I own six sets of integrated cranks. DA 7800. Truvativ Elita GXP. FSA Gossamer. Raceface Atlas. Raceface Deus. FSA SL-K. All integrated.

All of them at one time or another, four of them have suffered from the dreaded "crank won't stay tight" syndrome. Guess which ones. It's taken some time to resolve the problem on each, but I could get it to go away with various facing, shimming, and spacing strategies. Eventually it always came back, which is why the Elitas got replaced by the Gossamers (cross bike), and the SL-K got replaced with Dura Ace (road bike). Next time the RaceFace ones (mtn bikes) give me trouble, they'll probably be replaced by XT cranks.

Why? Because the Gossamers and the Shimano designs use one bolt to tighten up the system, and then pinch bolts to secure it all in place. That's the way to go my friend. Just having one bolt to bring it all together and hold it there (k-force, sl-k, truvativ, raceface, etc.) is a recipe for disaster, because it doesn't tolerate any variation in bottom bracket width. That's the bottom line, and I'm sticking to it. I'm not saying it doesn't work, because it will, but it requires more attention (periodic checking to make sure it's still tight) and quite a few more headaches than the gossamer integrated and shimano integrated pinchbolt designs...
I'm not an engineer, but the design of the SL-K and other integrated cranks that rely on one bolt just seem like an accident waiting to happen. Mind you, I have 3 FSA cranksets, and my favorite is the Energy MegaExo. Aluminum, but has the benefit of the integrated BB and is solid as a rock. I love FSA stuff, but they don't have this solved yet.

I want to go carbon, but will be going Campy with the "old fashioned" square taper BB. Just waiting on them to go on sale with the introduction of the 2007 Campy integrated BB. For now, I am staying away from the carbon cranks with an "integrated" BB.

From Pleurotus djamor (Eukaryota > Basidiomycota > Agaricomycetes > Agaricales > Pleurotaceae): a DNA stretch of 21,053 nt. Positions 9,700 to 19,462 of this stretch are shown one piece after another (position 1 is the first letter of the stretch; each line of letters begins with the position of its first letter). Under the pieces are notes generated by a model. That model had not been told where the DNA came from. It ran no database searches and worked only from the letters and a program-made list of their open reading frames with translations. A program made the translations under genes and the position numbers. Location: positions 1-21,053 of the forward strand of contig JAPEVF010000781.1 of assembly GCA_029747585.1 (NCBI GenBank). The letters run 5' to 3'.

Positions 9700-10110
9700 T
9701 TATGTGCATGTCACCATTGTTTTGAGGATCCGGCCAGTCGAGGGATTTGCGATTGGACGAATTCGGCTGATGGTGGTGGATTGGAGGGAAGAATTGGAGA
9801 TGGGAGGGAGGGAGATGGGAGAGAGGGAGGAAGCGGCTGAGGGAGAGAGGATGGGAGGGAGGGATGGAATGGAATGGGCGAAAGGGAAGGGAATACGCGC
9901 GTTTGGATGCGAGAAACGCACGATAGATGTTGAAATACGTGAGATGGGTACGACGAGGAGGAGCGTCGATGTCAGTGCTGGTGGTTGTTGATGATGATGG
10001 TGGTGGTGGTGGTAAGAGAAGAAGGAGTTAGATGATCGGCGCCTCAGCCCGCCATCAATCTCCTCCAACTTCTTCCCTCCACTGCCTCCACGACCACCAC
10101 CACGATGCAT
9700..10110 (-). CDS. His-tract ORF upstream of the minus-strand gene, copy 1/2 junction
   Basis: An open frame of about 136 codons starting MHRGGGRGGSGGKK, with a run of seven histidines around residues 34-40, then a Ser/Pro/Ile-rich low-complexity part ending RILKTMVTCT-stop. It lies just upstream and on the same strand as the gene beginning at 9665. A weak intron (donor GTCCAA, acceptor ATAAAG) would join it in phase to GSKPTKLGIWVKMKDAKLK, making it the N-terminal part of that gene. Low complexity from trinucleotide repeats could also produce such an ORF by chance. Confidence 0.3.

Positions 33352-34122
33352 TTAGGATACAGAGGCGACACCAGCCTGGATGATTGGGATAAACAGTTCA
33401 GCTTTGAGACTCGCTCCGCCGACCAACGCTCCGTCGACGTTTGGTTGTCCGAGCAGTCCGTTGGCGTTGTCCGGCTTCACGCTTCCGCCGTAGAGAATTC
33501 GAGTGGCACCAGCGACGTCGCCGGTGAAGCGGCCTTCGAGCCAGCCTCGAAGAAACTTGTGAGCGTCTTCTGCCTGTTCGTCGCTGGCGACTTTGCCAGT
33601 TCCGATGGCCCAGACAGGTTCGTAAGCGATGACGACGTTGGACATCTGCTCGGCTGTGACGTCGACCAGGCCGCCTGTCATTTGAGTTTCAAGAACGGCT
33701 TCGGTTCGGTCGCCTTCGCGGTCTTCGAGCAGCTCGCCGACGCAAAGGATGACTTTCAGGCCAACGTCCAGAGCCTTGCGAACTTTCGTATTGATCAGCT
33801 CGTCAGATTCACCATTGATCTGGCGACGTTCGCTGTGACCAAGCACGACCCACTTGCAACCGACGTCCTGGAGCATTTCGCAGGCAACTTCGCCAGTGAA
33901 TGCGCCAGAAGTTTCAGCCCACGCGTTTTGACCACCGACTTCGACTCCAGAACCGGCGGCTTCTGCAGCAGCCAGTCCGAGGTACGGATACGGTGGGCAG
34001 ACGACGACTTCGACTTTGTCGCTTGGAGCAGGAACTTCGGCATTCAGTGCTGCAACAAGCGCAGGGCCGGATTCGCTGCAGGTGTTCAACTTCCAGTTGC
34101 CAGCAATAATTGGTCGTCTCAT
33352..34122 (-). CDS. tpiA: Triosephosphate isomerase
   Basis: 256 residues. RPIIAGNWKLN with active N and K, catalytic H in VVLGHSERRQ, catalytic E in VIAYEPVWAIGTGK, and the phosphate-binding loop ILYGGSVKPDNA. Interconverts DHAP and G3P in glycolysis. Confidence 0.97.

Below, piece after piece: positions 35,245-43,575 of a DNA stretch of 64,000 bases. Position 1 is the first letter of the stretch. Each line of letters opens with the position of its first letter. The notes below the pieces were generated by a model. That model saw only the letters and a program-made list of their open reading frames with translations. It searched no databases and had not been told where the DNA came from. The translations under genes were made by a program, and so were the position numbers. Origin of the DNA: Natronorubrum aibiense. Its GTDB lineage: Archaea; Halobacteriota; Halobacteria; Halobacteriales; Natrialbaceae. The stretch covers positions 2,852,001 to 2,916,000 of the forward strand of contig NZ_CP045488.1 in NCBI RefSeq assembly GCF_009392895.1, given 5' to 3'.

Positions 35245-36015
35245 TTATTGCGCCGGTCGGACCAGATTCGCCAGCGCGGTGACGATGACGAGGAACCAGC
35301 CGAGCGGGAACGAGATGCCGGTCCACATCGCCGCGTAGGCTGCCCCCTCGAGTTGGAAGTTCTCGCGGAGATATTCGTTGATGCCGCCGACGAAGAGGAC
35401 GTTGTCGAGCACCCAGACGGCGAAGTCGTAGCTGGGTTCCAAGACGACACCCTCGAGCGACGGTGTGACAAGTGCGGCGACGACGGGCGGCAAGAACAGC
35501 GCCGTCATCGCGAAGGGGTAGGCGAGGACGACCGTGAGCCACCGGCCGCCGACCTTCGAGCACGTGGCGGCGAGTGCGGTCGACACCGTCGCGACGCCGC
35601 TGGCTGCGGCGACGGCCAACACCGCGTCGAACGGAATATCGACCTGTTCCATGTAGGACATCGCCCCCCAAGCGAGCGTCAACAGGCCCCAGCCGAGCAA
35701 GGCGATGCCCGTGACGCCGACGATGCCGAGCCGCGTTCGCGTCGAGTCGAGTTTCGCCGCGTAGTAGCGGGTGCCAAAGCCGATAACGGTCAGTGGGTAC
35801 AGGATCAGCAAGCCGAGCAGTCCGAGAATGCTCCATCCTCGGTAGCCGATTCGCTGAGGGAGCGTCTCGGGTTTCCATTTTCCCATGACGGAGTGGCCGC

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johnmyster said:
Just having one bolt to bring it all together and hold it there (k-force, sl-k, truvativ, raceface, etc.) is a recipe for disaster, because it doesn't tolerate any variation in bottom bracket width.
Actually, the Truvativ cranks do tolerate variation in BB width. The left-side bearing has a sleeve permanently pressed into it, and when the bolt is tightened down, this sleeve is pinched between a shoulder on the spindle and the left crankarm. On the drive side, the spindle floats freely in the bearing.

After everything is tightened down, you can even loosen the drive-side bearing cup a few turns without any resistance (until it hits the crankarm).

I think I heard on this forum about Truvativ cranks that continually loosened up which were covered by warranty -- something about a manufacturing problem -- but I have two sets and a friend has a third, and we've had no problems.
 

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As I tried to mention in my first post:

The FSA gossamer integrated cranks that I have also use the separate pinch bolt design.

I'm holding the truvativs, and don't see anything special about them.

Here's an observation for you. Back in the day, shimano patented octalink spline pattern, and didn't allow anybody else to use it, which spawned the creation of ISIS. However, they did license the pattern to FSA, who created various carbon and aluminum cranksets that fit octalink bottom brackets. Eventually they licensed it to ritchey, also...

I think the same thing is going on here. Shimano must have patented the pinch bolt setup, and didn't let anybody but FSA license it from them. Problem is, you can't really do that with a carbon crank, so FSA has only done it with their alloy setups.